Where it Hurts
- Gareth K Vile
- 17 August 2018
This article is from 2018
Authentic experiences from the NHS mental health frontline
The Grassmarket Project embodies the difficulties for critics in reviewing performance that sits between theatre and real-life stories: many plays at the Fringe are autobiographical, but Where It Hurts is presented as the direct telling of personal stories, seemingly by the people who experienced them, with a strong theatricality in places but also a determined authenticity. Some of the stories are told as if recounted in therapy, others are dramatised. Yet with a summing up given by a doctor, who draws a distinction between 'performing' and 'giving care', the application of a star rating could be an insult to the strength of the people who appear on stage.
Consequently, many of the episodes could be criticised for being clumsy, especially when a performer enacts rather than tells their experience and the sudden battles between them are uncomfortably real, the aggression palpable. The format - a confessional circle of patients and carers - evokes group therapy, with the participants sharing their lives.
The managed dramaturgy - the pattern of individuals speaking in turn, the introductory poem, the outbursts of rage - frames the overview of an NHS struggle to provide appropriate support. Weaving around a nursing assistant's description of how burnout can creep up on the most dedicated worker, a comprehensive litany of pain and redemption fills out an investigation into the state of the state.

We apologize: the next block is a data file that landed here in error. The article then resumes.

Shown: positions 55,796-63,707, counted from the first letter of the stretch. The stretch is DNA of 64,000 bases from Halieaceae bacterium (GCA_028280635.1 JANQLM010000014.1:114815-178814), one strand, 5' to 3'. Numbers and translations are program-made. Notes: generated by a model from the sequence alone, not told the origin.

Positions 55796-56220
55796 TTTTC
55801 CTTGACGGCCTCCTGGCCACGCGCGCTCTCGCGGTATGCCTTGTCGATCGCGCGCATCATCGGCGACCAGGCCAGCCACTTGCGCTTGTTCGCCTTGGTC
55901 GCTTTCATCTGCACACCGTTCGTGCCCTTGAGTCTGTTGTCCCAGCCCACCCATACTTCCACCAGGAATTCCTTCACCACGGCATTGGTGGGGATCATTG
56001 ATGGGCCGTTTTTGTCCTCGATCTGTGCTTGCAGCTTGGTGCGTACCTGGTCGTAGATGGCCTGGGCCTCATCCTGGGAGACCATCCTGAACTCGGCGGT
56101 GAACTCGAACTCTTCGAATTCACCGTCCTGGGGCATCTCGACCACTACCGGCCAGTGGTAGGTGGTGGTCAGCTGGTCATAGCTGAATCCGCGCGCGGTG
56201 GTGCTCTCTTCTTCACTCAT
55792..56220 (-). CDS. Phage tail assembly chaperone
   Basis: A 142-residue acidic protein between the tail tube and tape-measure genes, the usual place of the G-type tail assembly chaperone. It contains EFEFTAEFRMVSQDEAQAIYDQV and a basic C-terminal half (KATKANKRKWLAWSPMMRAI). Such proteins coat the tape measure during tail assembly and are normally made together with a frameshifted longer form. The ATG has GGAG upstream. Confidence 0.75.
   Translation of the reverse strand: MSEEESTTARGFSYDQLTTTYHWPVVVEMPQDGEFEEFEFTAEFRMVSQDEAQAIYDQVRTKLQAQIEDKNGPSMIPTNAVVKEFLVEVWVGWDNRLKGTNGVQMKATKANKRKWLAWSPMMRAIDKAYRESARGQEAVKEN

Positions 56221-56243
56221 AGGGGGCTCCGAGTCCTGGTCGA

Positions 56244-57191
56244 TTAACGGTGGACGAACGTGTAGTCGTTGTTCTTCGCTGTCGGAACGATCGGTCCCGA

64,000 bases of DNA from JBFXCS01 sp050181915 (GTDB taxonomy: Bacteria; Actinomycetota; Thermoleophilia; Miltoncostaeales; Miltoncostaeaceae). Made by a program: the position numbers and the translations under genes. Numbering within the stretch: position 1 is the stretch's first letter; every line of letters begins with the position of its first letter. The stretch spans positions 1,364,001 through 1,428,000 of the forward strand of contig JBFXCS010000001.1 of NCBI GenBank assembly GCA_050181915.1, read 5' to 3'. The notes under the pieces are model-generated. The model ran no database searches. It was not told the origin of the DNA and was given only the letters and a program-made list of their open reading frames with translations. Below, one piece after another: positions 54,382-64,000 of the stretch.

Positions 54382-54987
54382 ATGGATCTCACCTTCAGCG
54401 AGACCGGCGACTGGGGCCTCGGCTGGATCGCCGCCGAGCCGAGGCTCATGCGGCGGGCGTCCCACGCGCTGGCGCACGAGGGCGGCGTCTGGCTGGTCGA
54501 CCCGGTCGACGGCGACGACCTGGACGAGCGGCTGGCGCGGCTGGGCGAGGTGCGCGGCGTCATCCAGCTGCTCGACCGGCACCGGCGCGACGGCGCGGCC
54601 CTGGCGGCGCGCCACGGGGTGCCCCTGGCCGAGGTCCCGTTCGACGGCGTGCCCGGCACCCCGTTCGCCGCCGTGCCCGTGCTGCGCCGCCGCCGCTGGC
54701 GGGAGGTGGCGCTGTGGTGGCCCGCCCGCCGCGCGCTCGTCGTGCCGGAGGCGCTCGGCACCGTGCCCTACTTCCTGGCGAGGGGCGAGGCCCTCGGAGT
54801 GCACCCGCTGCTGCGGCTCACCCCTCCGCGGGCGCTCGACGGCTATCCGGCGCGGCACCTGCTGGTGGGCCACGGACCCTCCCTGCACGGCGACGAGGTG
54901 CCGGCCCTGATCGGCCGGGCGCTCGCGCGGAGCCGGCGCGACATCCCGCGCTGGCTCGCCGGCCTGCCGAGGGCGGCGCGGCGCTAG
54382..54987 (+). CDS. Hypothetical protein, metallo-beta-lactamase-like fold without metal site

The information and personal experiences are important, and the production takes its responsibilities seriously. While there is a clear – even obvious – director's touch, Where It Hurts does not aim to entertain (although, again, it does), but communicate an urgent message and the commodification of the event into a package star-rating disrespects the honesty of the intention and places lived experienced as another theatrical interpretation. Where It Hurts comes across as an important and vital alternative to the theatricalisation of political concern.
Summerhall, until 26 Aug (not 20), 8.30pm, £12 (£8).